Brahms transcribed Busoni
Chorale Preludes for organ Op.122
Herzlich Tut Mich Erfreuen (No.4)
Herzlich Tut Mich Verlangen (No.10)
Es ist ein Ros’ Entsprungen (No.8)

Brahms
Sonata No.3 in F minor Op.5
Chopin transcribed Liszt
Three songs (from Op.74)
The Wish, Spring, My Joys
Chopin
The Four Scherzos
in B minor Op.20
in B flat minor Op.31
No.3 in C sharp minor Op.39
No.4 in E Op.54

Stephen Hough
Stephen Hough is an Apollonian pianist. He brings an order and even-temper to everything he plays however agitated the music, however complex its structure, however technically demanding, and however varied the emotions. He is a pianist who believes in letting the music speak for itself.
This overriding characteristic was already evident in Busoni’s transcriptions of Brahms’s organ chorale preludes. The clarity of Hough’s silvery pianissimo touch and the immaculate steadiness of the bass line enabled him either to imitate the organ (as in Herzlich Tut Mich Verlangen) or emphasise the success of the translation into piano textures (as with the intermezzo-like Es ist ein Ros’ Entsprungen).
How familiar are Brahms’s later, lyrical piano ’miniatures’, whereas his early sonatas, with their aspirations and sense of exploration, are less immediately attractive. Hough made a convincing case for the Third Sonata as a masterwork - with a particularly rapt rendition of the long Andante espressivo (notably in its central episodes, an evocation of a dream-like state), in the fourth movement (Intermezzo), and evinced an admirable control and direction over the unwieldy outer movements. Hough couldn’t project completely the whole sonata as a mature creation, but he played throughout with impressive conviction.
Stephen Hough’s familiarity with nineteenth-century virtuoso repertoire, and his exploration of its little-known corners, was apparent from his rendition of Liszt’s transcriptions of Chopin’s songs, which brought out both the simple passion of the originals (especially in the nostalgic melody of ’Spring’) and the extravagant decorations of the arrangements. Hough never plays showy figurations with any indulgence - it is, no doubt, the only solution to music that is largely constructed from ornamental devices. Very occasionally, in music of greater emotional complexity, Hough can appear too detached.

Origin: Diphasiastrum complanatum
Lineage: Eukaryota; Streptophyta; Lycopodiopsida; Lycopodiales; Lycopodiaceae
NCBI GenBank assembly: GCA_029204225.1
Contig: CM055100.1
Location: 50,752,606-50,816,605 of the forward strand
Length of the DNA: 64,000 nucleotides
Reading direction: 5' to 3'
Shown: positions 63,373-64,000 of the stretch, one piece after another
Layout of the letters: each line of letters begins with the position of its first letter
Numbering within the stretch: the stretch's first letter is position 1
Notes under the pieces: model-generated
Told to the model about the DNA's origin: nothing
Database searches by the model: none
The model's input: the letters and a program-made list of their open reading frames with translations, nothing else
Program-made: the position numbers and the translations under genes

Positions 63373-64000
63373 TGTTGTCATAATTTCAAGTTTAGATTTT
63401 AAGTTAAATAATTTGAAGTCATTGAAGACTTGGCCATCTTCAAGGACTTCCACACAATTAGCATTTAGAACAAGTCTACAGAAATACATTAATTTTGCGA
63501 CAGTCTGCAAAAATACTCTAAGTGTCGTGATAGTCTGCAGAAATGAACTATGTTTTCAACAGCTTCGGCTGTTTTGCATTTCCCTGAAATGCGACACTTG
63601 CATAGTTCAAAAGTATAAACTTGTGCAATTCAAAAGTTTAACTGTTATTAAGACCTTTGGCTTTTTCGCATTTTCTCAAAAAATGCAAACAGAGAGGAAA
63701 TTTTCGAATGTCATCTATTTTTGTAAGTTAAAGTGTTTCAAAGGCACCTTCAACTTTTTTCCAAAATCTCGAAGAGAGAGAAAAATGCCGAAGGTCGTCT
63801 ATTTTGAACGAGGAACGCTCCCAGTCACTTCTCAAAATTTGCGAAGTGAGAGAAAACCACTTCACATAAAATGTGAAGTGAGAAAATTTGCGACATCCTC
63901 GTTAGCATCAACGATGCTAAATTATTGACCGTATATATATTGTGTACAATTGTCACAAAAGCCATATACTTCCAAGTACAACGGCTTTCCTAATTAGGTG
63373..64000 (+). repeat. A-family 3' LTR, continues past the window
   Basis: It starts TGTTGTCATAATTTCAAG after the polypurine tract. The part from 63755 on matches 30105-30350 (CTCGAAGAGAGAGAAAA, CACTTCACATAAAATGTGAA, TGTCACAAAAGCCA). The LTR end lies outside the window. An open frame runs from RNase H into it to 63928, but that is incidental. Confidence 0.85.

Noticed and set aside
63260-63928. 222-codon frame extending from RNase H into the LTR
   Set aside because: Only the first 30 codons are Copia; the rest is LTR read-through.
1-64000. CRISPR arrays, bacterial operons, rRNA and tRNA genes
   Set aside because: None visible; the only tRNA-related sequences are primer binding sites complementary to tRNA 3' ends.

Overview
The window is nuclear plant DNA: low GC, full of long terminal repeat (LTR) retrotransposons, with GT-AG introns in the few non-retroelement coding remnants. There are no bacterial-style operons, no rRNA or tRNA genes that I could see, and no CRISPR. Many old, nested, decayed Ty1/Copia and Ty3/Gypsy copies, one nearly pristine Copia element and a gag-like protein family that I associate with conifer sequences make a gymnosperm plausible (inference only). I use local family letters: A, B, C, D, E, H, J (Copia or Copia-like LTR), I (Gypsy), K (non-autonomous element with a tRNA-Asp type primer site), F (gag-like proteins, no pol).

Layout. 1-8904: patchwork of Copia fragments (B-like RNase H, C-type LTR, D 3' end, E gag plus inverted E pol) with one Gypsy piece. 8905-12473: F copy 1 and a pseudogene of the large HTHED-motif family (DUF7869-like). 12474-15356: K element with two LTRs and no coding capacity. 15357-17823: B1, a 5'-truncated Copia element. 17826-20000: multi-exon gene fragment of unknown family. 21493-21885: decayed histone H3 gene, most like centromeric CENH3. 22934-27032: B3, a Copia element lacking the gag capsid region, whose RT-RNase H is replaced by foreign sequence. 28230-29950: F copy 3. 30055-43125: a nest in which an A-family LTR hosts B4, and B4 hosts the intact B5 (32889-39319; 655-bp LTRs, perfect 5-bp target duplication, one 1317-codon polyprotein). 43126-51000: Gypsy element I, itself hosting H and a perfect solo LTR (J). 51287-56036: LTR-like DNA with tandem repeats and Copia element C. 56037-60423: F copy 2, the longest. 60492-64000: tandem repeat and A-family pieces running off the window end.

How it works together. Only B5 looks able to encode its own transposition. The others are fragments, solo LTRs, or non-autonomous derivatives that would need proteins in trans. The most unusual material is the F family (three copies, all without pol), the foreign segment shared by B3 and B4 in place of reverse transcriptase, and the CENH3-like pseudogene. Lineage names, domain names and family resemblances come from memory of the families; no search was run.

If there is an inclination to remember Chopin more as a transcendental moment in the history of piano music than as one of a generation of composers for whom display and dazzle were pre-requisites of composition, Hough, in his playing of Chopin’s Four Scherzos, never let us forget the kinship between Chopin and salon music. At the same time he gave proper consideration to their emotional commitment and depth: “Chopin is either hot or cool, but never warm,” says Mitsuko Uchida. It is a perfect description of Hough’s playing: at times aloof, at times intense, but always challenging.
Hough gave us a dazzlingly fleet, light performance of No.1, in which he (almost) always got away with his headlong pace. The poise and balance of No.4 received an interpretation of almost glacial detachment, and was therefore all the more striking. No.3 received a wonderful, hushed start, and, again, very fast tempi – though with near-flawless delivery - to remind us how much these are showpieces. Only in this scherzo did this purist-virtuoso approach, with its velocity and coolness, seem less than completely successful.
Hough played the Scherzos in the order reviewed. The recital concluded with a particularly inspired performance of No.2 - the trio of which was played with a daring intensity, slowness of tempo, and concentration: the left-hand counter-melody in the waltz-like second subject danced with more lightness and poise than I have previously heard.
(Colin Anderson, Music Editor, writes … This may be an appropriate moment to mention the three encores Stephen Hough played. First came Bantock’s Song of the Seals as arranged by Hough – lovely piece – then Hough’s bravura re-working of Richard Rodgers’s evergreen Carousel Waltz, and, finally, MacDowell’s To a Wild Rose. In the hope that Radio 3 also taped these for broadcast this Thursday: don’t miss!)
Stephen Hough is getting better and better. If, as I believe, there is still even better to come, that with time his distinctive style will reach even more deeply into the soul of each piece, then this is no detraction from a recital of the very first rank.

 

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